Tim Thomas was waived by the Bulls, signed on with the Suns, and hit the shot that saved their season.
Alonzo Mourning was bought out by the Raptors, signed on with Miami, and helped to win them a championship.
Chris Webber was bought out by the Sixers, signed on with the Pistons, and helped them get the top seed in the Eastern Conference.
Eddie Jones, Steve Francis, Juwan Howard, and Jalen Rose were all waived by teams and signed on with title contenders for no compensation.
Not only did the Spurs steal Michael Finley away from a division rival, but they recently signed point guard Damon Stoudamire after he was released by the Grizzlies.
Every team in the NBA had a chance to get Gasol from the Grizzlies. It was no secret that he wanted out or that the Grizzlies were looking to trade him.
But no team had a better package than the Lakers, did based on what Memphis was looking for.
Teams had to not only give them an expiring contract, young players and draft picks, but also had to be willing to pay Gasol for the remainder of his contract—which runs through 2011, when he will be paid $18 million.
The only other teams that had enough expiring contracts needed to make a deal were the Sonics with Kurt Thomas, the Timberwolves with Theo Ratliff, and the Heat with Ricky Davis and Jason Williams. All three of those teams are rebuilding with young players, and thus uninterested in a player trying to go to a winner, and unwilling to give up draft picks they will need to rebuild their own franchises with.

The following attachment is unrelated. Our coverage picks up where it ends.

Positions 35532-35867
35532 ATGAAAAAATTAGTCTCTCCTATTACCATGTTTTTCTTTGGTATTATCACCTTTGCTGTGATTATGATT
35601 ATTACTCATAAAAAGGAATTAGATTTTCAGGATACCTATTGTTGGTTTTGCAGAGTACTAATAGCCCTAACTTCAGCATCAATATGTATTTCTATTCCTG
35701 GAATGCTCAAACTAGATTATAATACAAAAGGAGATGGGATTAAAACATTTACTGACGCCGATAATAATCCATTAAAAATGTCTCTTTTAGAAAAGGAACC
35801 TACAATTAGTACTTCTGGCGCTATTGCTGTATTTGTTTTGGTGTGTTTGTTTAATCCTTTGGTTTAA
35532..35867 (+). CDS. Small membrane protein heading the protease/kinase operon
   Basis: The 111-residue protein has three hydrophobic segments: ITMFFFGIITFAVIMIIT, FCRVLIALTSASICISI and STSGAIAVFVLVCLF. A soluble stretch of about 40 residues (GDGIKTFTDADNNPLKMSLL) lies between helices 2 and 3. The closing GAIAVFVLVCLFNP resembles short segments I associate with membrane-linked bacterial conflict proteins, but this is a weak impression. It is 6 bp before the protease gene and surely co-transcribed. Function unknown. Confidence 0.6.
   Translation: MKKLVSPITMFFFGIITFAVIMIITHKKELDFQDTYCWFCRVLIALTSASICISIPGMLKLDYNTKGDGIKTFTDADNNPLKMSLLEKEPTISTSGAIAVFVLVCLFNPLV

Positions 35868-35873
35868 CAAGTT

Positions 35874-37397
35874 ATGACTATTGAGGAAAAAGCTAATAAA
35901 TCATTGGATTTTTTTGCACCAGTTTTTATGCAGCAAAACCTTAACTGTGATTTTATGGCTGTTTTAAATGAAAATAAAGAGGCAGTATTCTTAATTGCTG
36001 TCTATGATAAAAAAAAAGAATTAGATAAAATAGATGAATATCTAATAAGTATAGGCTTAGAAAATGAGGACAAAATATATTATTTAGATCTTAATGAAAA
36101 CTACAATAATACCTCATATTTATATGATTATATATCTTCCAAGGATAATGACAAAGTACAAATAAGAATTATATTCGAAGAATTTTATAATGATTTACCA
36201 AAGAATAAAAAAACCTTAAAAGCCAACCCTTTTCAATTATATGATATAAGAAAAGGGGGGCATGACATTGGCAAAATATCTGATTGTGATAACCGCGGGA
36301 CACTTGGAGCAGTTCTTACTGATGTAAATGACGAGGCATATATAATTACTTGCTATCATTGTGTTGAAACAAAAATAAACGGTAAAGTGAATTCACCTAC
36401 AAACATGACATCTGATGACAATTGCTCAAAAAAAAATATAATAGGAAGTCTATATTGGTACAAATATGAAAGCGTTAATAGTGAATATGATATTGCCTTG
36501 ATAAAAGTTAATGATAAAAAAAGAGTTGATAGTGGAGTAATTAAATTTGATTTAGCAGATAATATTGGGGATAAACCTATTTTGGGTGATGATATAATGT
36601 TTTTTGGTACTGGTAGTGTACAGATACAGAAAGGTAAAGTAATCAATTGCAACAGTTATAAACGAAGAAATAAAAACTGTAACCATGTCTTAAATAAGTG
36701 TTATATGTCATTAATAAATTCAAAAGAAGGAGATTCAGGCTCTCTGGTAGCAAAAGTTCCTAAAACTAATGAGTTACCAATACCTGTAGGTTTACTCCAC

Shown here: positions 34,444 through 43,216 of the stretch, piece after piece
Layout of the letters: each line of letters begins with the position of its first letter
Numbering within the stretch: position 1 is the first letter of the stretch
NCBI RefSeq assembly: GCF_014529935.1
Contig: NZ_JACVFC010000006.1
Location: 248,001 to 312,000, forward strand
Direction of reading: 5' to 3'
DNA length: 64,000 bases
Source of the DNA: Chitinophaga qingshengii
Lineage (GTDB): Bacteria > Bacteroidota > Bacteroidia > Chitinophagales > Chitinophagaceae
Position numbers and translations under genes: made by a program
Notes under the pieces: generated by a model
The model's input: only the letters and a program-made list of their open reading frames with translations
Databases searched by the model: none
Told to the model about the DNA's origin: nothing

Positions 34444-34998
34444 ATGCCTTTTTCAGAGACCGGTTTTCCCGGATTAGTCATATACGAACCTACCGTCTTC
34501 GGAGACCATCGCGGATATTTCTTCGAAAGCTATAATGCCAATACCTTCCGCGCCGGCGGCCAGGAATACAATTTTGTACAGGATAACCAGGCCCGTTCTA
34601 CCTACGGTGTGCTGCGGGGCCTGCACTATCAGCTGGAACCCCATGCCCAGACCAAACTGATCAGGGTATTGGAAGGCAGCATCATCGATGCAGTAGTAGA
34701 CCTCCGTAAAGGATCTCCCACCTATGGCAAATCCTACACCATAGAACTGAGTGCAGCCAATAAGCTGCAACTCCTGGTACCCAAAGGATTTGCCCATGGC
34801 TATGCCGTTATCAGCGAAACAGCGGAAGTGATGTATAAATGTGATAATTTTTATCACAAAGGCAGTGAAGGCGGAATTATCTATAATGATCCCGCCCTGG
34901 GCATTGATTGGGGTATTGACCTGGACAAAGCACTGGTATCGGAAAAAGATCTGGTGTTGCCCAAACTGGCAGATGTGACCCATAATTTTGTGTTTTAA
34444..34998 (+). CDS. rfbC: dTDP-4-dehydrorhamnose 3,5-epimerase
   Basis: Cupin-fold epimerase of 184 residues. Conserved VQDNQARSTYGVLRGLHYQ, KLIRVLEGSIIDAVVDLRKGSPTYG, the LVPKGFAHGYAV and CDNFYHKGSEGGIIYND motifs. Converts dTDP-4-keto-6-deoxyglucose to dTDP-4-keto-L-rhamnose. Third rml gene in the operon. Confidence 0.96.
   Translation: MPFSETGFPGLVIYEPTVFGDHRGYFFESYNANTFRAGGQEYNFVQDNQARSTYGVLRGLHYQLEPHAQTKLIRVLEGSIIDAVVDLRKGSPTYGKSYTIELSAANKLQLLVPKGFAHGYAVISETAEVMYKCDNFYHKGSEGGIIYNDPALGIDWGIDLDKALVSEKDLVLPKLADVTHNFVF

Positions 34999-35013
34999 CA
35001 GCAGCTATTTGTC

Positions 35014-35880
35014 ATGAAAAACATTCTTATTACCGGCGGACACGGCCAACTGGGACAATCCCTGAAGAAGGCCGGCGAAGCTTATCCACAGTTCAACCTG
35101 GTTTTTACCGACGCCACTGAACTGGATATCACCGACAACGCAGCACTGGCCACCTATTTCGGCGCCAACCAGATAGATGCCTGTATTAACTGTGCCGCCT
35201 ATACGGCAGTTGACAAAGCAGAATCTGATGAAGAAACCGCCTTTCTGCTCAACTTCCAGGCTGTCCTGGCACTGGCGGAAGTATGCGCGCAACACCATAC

I wrote an article ten days ago about Mitch Kupchak's genius in pulling off this trade. I mentioned in the article that Kupchak surprised Laker fans when he decided to exercise the third-year option on Kwame Brown's contract in the middle of Brown's first season with the team—Brown had shown no signs of promise, and the option was for $9 million.
Kupchak had missed out on getting Baron Davis from the Hornets because he lacked the large, expiring contract that Golden State had with Dale Davis. He knew that in that third year, Kwame Brown would be his Dale Davis.
The Spurs entire roster is made up of guys who are playing for below market value because they chose to play for a contender. Shouldn't this committe also be given the task of making sure that players sign equitable contracts, since Popovich is now so concerned with competitive balance?
In addition to Stoudamire and Finley, the Spurs are paying less than market value to Bruce Bowen ($4.13 million), Robert Horry ($3.63 million), Brent Barry ($5.55 million), Fabricio Oberto ($3.6 million), and Matt Bonner ($2.68 million). Even Manu Ginobili could get more than the $9 million he's getting this year.
You never hear anyone complaining about his contract extensions, trades or free-agent signings. If anything, he's applauded—especially by me.
Popovich has every right to be bothered by the trade, since it makes his job that much more difficult. Don't forget that Popovich compared the Shaquille O'Neal-to-Miami trade to the fall of the Soviet Union.
He would know, considering he's an expert on Russian history. I just don't think he should complain about it, considering the way he does business.
It's quite a coincidence that Popovich is also a wine enthusiast—considering that his remarks about the trade reek of sour grapes.